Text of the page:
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See Inside January 2007

News Scan Briefs

ASTRONOMY
Moon Gas
The moon's reputation as a cold, inactive orb may be undeserved. A new look at Apollo 15 photographs revealed crisp features inside the Ina structure that suggest relative youth. A general absence of asteroid impact craters on the structure's floor also indicates that it is no more than 10 million years old....

PHYSICS
I Don't See the Light
Mere months after making a technologically feasible proposal, researchers have demonstrated a rudimentary example of an invisibility cloak. The device consists of a composite of metal and wires embedded in fiberglass and structured so as to make light behave in weird ways. David Schurig and David Smith of Duke University, along with their colleagues, designed concentric rings of this so-called metamaterial that bend microwave radiation around the innermost ring, like water flowing around a stone....

LONGEVITY
Being Cool for a Longer Life
Warm-blooded animals on calorie-restricted diets live longer--but also feel chilly. Now researchers find lowering the core body temperature alone can extend the lives of mice. Tamas Bartfai, Bruno Conti and their colleagues at the Scripps Research Institute in La Jolla, Calif., tricked the brains of transgenic mice into thinking the ambient temperature was too hot so that they lowered their body temperature a few fractions of a degree....

NEUROPSYCHOLOGY
Language Trumps Innate Spatial Cognition
Language seems to override an innate ability to understand spatial relations. Researchers compared Dutch adults and children, who describe a spatial relation from the point of view of the speaker, with a group of adults and children from a hunter-gatherer community in Namibia, who rely on a viewer-independent description of a space. Researchers hid a block under one of five cups in front of them and asked the subjects to find a similar block under their own set of five cups in front of them....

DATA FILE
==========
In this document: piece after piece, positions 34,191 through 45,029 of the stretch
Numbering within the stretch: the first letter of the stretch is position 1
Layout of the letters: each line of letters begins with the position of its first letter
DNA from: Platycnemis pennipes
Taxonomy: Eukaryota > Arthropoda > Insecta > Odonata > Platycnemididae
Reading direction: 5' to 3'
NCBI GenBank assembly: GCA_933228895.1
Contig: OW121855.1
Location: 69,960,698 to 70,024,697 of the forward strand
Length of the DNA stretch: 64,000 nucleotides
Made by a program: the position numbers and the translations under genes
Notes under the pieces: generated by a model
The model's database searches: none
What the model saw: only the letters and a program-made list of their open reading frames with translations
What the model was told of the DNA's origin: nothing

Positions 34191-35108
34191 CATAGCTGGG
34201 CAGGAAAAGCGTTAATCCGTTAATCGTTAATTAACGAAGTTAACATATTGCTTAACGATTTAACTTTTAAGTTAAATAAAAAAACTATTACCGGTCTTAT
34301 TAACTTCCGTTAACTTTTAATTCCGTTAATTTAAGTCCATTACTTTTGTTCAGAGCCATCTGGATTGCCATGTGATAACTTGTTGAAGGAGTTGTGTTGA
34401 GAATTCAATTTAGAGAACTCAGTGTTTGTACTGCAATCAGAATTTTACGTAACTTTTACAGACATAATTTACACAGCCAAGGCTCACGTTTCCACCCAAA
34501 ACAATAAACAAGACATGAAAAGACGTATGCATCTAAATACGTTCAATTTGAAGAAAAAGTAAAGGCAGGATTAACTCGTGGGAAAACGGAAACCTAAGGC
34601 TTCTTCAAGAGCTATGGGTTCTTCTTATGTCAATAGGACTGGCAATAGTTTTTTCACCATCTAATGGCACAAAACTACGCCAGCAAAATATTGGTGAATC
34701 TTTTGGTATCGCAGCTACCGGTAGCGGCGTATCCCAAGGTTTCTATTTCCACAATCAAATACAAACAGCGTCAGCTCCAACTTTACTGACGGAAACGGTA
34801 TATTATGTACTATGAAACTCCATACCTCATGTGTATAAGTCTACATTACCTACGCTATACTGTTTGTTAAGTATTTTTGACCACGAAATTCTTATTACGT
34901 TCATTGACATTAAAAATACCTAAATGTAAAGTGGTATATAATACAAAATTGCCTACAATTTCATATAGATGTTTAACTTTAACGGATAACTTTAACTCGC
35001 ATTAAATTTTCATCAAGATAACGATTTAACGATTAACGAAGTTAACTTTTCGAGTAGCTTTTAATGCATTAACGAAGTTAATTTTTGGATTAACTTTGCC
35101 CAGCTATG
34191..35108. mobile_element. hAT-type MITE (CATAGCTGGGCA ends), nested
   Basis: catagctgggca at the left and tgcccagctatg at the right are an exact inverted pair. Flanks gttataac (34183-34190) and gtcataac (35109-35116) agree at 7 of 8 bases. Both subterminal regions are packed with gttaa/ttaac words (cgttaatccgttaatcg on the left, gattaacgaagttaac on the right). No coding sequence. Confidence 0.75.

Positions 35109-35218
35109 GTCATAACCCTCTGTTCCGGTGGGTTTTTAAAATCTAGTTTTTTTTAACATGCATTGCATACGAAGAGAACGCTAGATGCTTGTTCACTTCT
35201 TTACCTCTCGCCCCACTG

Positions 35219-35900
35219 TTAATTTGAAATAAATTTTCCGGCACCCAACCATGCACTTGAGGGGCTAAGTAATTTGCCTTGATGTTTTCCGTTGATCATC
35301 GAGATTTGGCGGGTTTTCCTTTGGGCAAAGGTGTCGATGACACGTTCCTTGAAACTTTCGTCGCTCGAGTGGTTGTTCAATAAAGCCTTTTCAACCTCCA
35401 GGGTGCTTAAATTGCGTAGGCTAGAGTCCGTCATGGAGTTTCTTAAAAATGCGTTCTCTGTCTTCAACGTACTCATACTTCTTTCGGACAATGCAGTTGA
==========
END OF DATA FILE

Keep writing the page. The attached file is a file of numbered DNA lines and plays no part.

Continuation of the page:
SENSES
Partners in Pain
Three molecules discovered in spider venom may provide a new tool to probe how the receptors on sensory neurons work to produce pain. When researchers injected the purified toxins into the paws of mice, their limbs became inflamed and the animals reacted by licking them and flinching. Mice genetically engineered not to express the receptor, however, did not react when the toxin was administered, according to the study in the November 9 Nature....

MEMORY
Brain Gain
Running a weak electric current through the brains of sleeping student volunteers improved their performance on a word-recall task. Prior to sleep, the students memorized 46 word pairs and, on average, recalled 36.5 of them. After the electrically stimulated sleep, they improved their recall to 41.2 words, compared with just 39.5 words for the group that did not receive the jolt....

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